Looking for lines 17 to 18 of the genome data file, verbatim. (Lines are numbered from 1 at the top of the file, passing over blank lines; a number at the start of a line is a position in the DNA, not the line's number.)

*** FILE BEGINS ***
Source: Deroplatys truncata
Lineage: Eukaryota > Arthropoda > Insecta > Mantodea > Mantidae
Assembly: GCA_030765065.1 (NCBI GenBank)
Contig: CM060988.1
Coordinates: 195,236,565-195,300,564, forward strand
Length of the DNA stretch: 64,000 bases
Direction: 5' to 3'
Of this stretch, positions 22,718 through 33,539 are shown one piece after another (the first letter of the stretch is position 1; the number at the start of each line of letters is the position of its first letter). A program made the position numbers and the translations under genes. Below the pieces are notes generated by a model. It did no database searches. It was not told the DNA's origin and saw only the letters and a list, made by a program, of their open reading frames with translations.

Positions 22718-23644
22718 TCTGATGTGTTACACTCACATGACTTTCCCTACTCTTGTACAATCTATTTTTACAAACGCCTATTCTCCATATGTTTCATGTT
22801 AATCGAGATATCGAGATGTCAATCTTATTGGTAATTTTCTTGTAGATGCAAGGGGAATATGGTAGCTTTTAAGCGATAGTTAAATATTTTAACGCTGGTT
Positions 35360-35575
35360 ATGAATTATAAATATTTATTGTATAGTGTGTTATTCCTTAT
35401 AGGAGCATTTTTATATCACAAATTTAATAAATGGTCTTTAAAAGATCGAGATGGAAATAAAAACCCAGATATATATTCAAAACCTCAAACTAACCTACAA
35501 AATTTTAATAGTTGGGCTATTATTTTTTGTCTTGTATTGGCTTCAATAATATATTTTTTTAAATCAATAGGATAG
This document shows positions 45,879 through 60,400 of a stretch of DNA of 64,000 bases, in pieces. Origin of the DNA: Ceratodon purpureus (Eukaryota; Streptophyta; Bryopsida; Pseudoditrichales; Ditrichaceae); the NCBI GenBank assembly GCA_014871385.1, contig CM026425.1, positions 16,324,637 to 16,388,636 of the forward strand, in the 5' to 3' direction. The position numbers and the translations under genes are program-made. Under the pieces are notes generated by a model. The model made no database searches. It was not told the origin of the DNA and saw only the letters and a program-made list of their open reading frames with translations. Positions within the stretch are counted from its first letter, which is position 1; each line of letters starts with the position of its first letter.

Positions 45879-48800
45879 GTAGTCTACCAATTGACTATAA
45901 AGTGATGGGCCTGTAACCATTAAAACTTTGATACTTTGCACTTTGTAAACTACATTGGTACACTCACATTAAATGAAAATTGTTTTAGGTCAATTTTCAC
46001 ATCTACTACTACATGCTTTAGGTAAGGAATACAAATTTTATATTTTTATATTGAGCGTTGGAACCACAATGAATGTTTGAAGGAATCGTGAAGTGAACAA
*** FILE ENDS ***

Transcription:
Positions 45879-48800
45879 GTAGTCTACCAATTGACTATAA